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Let $\phi$ be a real, decreasing differentiable function defined on $[a, b]$. An object is dropped at the point $(a, \phi(a))$ and is accelerated only by gravity. How long does it take to reach $(b, \phi(b))$?

Using simple geometry, I believe I've correctly shown that the horizontal acceleration as a function of the horizontal position, x, is given by:

$$x''(t) = g^2\frac{\phi'(x)^2}{(1 + \phi'(x))^4}$$

Something like that anyway - I don't have my notes with me right now. The exact form of the expression doesn't matter, the point is it's a constant function (with respect to $t$) given by $\phi'(x)$.

Now I'd like to integrate this twice to get $x(t)$ (setting $x'(0) = 0$, $x(0) = a$), then set that equal to $b$ and solve for $t$. But I hit a snag. Conceptually, I can see that I need to do some sort of integration with respect to $x$ - thus "adding up" all of the values that the acceleration takes along the curve. But wait, maybe the integration should be with respect to $t$? After all, acceleration is a derivative with respect to $t$, not $x$. So how do I deal with the interactions between these two variables?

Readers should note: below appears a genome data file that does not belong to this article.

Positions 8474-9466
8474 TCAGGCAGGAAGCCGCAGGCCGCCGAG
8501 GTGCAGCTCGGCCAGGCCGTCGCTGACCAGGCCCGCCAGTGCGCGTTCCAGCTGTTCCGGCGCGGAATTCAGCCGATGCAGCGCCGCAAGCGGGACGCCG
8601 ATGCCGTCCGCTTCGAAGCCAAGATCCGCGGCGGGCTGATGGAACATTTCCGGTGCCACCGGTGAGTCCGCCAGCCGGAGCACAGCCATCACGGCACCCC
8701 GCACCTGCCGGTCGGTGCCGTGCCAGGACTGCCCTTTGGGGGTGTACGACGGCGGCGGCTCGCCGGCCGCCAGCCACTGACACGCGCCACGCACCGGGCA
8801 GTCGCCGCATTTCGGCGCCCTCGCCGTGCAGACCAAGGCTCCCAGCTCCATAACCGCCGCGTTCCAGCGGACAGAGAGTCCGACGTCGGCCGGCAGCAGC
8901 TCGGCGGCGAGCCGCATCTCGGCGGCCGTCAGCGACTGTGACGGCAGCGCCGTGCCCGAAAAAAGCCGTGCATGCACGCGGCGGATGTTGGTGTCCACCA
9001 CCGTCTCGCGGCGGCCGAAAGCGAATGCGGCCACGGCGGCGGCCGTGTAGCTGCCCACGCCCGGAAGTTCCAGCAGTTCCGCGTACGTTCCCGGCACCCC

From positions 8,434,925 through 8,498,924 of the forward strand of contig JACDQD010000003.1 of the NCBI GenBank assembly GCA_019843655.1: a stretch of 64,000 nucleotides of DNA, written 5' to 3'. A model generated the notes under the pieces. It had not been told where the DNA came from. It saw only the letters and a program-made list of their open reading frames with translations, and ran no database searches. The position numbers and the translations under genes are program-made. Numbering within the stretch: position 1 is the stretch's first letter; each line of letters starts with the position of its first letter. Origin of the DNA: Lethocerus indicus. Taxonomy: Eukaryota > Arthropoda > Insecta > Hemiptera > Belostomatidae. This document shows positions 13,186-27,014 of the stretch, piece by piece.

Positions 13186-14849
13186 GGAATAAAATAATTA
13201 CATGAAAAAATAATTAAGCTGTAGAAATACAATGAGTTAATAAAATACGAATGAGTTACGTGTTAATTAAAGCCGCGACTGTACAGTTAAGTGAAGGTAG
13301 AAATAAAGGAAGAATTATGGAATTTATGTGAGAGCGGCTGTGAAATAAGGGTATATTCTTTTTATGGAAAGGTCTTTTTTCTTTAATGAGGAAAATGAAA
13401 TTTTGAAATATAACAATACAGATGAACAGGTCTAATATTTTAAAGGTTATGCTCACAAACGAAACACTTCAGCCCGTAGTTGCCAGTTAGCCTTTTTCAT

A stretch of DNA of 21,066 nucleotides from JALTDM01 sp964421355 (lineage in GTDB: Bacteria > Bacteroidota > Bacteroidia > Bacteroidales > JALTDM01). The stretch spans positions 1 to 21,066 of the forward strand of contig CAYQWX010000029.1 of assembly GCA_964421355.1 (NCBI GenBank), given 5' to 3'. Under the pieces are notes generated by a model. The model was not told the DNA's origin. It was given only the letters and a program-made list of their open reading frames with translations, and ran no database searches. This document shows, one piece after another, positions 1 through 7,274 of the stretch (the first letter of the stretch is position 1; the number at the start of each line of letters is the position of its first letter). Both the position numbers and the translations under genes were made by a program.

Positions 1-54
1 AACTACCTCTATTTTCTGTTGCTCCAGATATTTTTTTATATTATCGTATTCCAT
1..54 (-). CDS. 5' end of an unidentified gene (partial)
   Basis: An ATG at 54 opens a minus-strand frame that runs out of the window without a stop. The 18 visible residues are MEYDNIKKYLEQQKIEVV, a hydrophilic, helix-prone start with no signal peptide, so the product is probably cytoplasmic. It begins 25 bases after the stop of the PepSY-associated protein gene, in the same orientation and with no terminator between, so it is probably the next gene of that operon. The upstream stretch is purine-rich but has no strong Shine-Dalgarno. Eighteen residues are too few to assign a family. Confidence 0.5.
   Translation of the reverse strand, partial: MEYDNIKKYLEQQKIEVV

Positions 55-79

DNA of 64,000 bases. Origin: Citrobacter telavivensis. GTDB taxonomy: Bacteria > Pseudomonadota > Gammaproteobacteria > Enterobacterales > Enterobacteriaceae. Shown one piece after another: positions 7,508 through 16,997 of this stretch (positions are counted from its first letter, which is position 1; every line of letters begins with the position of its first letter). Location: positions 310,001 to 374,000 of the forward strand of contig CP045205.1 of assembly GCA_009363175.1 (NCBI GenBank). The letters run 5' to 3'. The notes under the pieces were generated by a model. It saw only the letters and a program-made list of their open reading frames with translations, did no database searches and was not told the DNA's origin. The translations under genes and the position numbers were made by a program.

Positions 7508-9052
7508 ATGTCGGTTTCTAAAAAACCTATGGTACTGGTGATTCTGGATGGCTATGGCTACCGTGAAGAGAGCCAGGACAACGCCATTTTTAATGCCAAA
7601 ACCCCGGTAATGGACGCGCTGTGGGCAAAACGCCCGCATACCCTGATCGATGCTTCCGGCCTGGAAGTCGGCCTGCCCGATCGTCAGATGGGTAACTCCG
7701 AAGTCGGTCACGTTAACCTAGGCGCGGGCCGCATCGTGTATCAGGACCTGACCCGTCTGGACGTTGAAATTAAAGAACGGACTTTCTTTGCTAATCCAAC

Could somebody explain the relevant methodology?

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You have a differential equation for $x(t)$. The solution of these is a massive subject. – Ross Millikan Apr 22 '13 at 15:59

I think the correct equation is $$x''(t)=-g\frac{\phi'(x)}{ 1+(\phi'(x))^2 } \tag1$$

The exact form of the expression doesn't matter

I beg to differ. The exact form matters very much when we deal with nonlinear equations. (The right hand side is most likely a nonlinear function of the unknown $x$.) It would take a minor miracle to get an explicit solution of (1), and whether or not a miracle occurs in your problem depends on what $\phi$ is.

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